In other words….I believe in something….but I don’t know what it is.  That is my faith.

I'm exactly the same, I know there is something, but not sure what it really is. I think this is a sensible take because nobody knows. People follow scriptures but who wrote them and I'm sure they don't really know either and are just trying to make earthly sense of it, the difference is me and you too by the sounds of it are happy to live without that misguided guidance.

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Otis.. :) | The andy griffith show, Andy griffith, Favorite tv shows

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Life ticks and ticks away. We fret and stress over the most trival of things, but we're going to vanish one day. Leaving only a memory behind that will be a shadow of who people thought we were. That to will disappear as well. 

Death is the only truth in life, the only thing certain. We are blessed with life, a life that only exist once. Why waste it on stressing over superficial things? Just do your best and make the most of it. Life isn't a game, no one wins. Life is just life. 

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Posted (edited)
9 hours ago, Guyver said:

Lol.  Yes, tank gasket.  You know, it has occurred to me that a person with old style toilets could convert them to semi low flow with a hack.  You know how the fill valve and handle are on the left side of the tank internally?  What if a person were to take….say a large Gatorade bottle made of sturdy plastic, fill it with some medium sized stones, too large to go down the toilet should the plastic bottle fail….fill it up the rest of the way with water, and seal the top.  Place the plastic bottle on the right side of the flapper where there is room for it.  The volume of the container would displace a significant amount of water from inside the tank, thus requiring less water to refill it.  Does that make sense?  It seems like it should work to me.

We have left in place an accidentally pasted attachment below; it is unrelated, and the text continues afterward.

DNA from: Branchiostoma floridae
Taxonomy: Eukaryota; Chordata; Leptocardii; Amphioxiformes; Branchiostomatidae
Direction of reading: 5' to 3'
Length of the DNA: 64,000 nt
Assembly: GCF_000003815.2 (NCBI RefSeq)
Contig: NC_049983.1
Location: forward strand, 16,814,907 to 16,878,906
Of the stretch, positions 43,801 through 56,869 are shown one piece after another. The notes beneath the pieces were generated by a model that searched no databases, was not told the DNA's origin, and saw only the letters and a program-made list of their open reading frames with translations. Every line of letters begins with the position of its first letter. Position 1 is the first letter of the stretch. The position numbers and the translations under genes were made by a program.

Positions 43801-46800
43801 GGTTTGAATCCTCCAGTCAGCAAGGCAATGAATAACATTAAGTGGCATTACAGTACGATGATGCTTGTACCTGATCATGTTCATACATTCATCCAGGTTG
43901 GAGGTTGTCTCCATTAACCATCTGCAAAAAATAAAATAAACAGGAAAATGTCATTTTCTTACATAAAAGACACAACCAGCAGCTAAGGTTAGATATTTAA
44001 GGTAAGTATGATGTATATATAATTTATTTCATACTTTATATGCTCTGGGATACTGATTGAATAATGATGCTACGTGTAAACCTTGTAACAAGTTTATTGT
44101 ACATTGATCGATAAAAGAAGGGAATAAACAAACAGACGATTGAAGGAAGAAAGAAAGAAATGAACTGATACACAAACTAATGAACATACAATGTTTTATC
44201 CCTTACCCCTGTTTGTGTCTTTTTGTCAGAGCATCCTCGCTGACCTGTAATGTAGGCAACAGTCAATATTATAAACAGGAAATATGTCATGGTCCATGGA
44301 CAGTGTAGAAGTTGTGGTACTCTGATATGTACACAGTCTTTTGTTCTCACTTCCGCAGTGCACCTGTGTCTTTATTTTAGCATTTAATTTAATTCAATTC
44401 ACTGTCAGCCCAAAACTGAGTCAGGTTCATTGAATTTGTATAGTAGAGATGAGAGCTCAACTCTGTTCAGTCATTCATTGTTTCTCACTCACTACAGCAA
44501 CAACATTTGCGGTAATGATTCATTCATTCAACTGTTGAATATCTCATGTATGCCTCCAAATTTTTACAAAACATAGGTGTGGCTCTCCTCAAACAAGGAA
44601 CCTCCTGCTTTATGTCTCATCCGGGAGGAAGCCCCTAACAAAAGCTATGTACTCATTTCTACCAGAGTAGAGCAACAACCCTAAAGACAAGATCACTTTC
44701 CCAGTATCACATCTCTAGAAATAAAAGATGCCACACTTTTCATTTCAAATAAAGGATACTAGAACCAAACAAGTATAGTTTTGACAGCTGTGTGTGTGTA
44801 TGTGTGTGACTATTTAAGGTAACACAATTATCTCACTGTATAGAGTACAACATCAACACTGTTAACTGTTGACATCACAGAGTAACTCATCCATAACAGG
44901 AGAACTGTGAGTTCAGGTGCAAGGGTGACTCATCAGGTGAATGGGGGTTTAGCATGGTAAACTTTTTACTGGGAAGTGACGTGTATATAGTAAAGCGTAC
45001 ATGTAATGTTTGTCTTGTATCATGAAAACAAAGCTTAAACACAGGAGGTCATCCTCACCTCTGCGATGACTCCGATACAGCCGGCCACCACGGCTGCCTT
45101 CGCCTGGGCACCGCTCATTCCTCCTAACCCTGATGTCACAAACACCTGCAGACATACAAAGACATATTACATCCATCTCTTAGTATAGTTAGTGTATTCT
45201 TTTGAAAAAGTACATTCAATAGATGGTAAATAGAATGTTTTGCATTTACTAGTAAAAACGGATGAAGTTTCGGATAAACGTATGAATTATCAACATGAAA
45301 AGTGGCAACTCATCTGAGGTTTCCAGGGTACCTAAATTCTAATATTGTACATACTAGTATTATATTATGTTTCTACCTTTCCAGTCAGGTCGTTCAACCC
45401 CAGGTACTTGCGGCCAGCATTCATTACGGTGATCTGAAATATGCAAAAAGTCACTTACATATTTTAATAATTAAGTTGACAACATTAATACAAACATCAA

Many people use a brick, or any dense object that will fit without interfering with the flush valve, and flapper. It's called displacement. 

Edited by Hankenhunter
Clarity
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I was able to redo the experiment I mentioned, and I’m going to stand corrected, by correcting myself.  The measurements were relatively consistent (within a few degrees) with a compass reading.  That is taking a baseline reading, then moving twenty feet south take a reading, then 20 feet north…measure.  The perspective does change significantly by observation and perspective, but not by degree measurements.  I will say though that when I observe the moon rise, especially on a full moon, twenty five feet does change the visual perspective completely…but since I just measured the sun with no variation, I think it’s fair to say that the same types of consistent measurement would occur with the moon.  Point being, a small shift in the position of the observer changes the visual perspective completely, but by measurement of degrees there is little variation.  I do want to actually measure the moon at some point just to verify those results.  FWIW.

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3 minutes ago, Guyver said:

I was able to redo the experiment I mentioned, and I’m going to stand corrected, by correcting myself.  The measurements were relatively consistent (within a few degrees) with a compass reading.  That is taking a baseline reading, then moving twenty feet south take a reading, then 20 feet north…measure.  The perspective does change significantly by observation and perspective, but not by degree measurements.  I will say though that when I observe the moon rise, especially on a full moon, twenty five feet does change the visual perspective completely…but since I just measured the sun with no variation, I think it’s fair to say that the same types of consistent measurement would occur with the moon.  Point being, a small shift in the position of the observer changes the visual perspective completely, but by measurement of degrees there is little variation.  I do want to actually measure the moon at some point just to verify those results.  FWIW.